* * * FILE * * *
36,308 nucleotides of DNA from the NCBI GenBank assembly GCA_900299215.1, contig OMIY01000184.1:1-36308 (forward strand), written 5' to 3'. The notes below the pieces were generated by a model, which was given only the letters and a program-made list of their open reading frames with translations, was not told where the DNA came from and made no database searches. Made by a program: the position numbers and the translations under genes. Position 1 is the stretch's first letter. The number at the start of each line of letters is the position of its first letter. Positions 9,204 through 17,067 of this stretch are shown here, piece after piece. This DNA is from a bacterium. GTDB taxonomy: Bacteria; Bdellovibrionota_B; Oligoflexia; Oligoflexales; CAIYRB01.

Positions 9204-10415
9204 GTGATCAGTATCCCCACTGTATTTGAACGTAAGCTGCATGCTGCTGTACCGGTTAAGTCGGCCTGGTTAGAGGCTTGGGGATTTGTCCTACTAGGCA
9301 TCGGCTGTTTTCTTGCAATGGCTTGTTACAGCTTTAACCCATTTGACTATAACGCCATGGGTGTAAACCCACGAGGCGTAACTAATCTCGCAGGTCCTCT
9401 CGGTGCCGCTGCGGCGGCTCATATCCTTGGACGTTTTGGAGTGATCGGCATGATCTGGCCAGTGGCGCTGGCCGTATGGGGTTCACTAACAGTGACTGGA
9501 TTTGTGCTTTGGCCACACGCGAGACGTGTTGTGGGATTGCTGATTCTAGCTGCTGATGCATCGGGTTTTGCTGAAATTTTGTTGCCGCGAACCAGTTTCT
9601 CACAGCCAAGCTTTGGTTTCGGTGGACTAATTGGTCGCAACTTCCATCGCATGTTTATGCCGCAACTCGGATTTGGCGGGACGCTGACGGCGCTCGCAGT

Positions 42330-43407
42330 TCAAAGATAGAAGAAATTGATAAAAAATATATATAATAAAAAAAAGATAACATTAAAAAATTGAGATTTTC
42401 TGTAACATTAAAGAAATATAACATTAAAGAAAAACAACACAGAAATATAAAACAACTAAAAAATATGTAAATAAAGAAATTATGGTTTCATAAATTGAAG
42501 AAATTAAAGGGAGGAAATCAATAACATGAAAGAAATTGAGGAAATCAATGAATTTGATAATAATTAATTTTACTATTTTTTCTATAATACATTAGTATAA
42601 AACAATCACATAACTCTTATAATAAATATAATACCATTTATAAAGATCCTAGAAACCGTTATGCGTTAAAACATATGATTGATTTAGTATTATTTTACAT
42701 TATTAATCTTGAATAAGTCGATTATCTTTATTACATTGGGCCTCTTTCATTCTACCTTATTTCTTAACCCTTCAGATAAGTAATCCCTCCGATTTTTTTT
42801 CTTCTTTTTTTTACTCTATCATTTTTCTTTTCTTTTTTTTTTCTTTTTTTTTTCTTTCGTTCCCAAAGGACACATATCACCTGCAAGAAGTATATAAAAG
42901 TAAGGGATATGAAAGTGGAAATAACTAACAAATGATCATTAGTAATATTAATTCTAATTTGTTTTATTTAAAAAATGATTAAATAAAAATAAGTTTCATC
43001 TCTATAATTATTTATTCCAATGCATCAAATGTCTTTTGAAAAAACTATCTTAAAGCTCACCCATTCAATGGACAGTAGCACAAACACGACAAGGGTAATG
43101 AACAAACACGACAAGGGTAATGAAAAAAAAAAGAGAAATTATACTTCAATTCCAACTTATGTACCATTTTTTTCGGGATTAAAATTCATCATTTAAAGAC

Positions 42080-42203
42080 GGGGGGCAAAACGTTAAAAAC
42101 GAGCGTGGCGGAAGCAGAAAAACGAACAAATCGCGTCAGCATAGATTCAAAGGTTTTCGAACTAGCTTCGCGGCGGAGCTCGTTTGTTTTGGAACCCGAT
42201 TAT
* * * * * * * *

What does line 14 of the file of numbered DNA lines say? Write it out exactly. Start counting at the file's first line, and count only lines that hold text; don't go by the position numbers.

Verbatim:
42801 CTTCTTTTTTTTACTCTATCATTTTTCTTTTCTTTTTTTTTTCTTTTTTTTTTCTTTCGTTCCCAAAGGACACATATCACCTGCAAGAAGTATATAAAAG